The PDMax measures the maximum upward motion of the pelvis, which occurs at the end of the stance phase.13 This variable would indicate symmetry of pelvic motion during push-off, with asymmetry indicating a difference in the push-off phase of stance. Conversely, PDMin measures the difference in minimum displacement of the pelvis during the first half of stance, which would be a measure of the impact phase. In the horses of the present study, a predominance of a primary push-off–type lameness was identified, with the primary hind limb lameness classified as push-off in 9 horses and impact in the other 3 horses (data not shown). In this group of horses, it appeared that movement of the sensor changed the symmetry measurement at impact. In a group of horses with other sources of hind limb lameness, particularly in horses with a primary impact-type lameness, the results reported here may not be applicable. Additional investigation involving horses with other sources of hind limb lameness may be warranted to determine whether PDMax data obtained with the inertial sensor system are also affected by pelvic sensor location.

Altering the location of the pelvic sensor on the horses in the present study had a significant effect on the variable PDMin. This output variable of the inertial sensor system was significantly influenced by sensor position regardless of whether the data were analyzed by movement of the pelvic sensor to the right or left side of midline or the sensor location was defined as toward or away from the lame limb. The median PDMin value from the pelvic sensor in a midline location had a slightly negative value (Tables 1 and 2), indicating predominantly more left hind limb lameness than right hind limb lameness in this group of horses. When the sensor was moved to the right of midline or away from the lame limb, this value became more positive, indicating a predominance of right hind limb lameness. Alternatively, when the sensor was moved toward the left, PDMin values became significantly (P = 0.01) more negative, indicating more left hind limb lameness. However, the individual comparison of PDMin values with the sensor toward the lame limb versus the midline location was not significant. When the pelvic sensor was moved cranially, the median PDMin value changed significantly from a negative to a positive value, again indicating a change from predominantly left-sided to predominantly right-sided lameness. Because a more cranial location would have placed the sensor over the caudal lumbar vertebrae, the change in PDMin may have been secondary to differences between lumbar vertebral motion and sacral or pelvic motion. Moving the sensor caudally had no effect on PDMin, likely because the sensor would have still been positioned over the pelvis and therefore would have been subject to motion similar to that of the sacrum.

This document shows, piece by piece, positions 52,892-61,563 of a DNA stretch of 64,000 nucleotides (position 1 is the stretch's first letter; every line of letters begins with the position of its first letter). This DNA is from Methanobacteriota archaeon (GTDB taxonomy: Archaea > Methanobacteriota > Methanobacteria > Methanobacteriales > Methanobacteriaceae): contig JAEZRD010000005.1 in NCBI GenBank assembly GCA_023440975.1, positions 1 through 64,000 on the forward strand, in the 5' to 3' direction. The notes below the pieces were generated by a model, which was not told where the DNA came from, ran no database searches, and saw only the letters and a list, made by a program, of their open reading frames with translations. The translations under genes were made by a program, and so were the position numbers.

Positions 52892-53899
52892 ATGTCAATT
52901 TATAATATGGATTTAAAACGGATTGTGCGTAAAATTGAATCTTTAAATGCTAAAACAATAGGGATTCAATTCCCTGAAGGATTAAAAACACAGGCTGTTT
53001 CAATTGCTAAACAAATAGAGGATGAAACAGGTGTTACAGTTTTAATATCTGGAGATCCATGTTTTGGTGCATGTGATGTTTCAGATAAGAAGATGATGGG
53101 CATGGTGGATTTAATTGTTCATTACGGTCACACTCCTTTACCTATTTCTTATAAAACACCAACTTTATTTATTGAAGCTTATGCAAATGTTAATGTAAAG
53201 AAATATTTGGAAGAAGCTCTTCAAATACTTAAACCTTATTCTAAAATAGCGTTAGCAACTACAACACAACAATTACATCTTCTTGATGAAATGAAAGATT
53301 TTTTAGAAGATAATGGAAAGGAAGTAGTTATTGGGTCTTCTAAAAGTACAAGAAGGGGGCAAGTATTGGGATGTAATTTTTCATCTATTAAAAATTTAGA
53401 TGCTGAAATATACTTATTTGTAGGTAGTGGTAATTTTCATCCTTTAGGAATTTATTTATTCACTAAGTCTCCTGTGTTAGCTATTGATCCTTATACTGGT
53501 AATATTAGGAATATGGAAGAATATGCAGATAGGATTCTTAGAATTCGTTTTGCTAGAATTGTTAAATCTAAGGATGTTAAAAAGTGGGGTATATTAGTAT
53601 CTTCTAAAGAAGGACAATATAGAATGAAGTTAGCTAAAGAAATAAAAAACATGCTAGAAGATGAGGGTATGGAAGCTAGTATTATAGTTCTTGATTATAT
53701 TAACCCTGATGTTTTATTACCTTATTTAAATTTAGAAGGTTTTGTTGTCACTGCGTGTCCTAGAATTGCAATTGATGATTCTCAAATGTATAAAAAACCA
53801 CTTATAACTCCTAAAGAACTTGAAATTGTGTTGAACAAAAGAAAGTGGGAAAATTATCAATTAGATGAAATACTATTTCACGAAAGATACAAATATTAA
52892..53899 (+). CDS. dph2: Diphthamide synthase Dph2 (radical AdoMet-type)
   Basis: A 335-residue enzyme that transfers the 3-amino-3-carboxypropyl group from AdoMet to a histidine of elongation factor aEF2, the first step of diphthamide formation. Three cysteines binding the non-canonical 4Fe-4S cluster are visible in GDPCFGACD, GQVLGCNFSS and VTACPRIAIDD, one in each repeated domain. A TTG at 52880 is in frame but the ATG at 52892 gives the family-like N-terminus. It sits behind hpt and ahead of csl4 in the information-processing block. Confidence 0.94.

A limitation of the present study was that horses were evaluated while trotting on a treadmill rather than over ground. A major benefit of using a treadmill is the ability to maintain a constant velocity both within and between trials. Although another investigation16 showed that changes in velocity had no significant effect on results of objective lameness detection, we believed it best to control velocity in the present study to avoid introduction of a confounding effect. The nature of lameness can change over time, so we also believed that use of the treadmill was justified because it allowed expedient collection of data, thereby minimizing the potential for changes in lameness during data collection. Additionally, the order of sensor position was randomized for both the right forelimb and pelvic sensor trials to minimize any potential confounding of minor changes in lameness. Subjectively, all horses maintained approximately the same degree of lameness throughout the data collection period, so we do not believe that changes in lameness influenced these results. Previously, values of several equine kinematic variables, including hoof height, limb retraction, and stride and stance duration, were shown to differ significantly between trotting over ground versus on a treadmill.17 Another investigation18 revealed a significant decrease in lateral range of motion of the lumbar portion of the vertebral column but no significant difference in vertical range of motion of the thoracolumbar portion when overground and treadmill motion were compared. To our knowledge, no study has been reported regarding differences in head and pelvis motion between overground and treadmill trotting, thereby leaving an avenue for future research.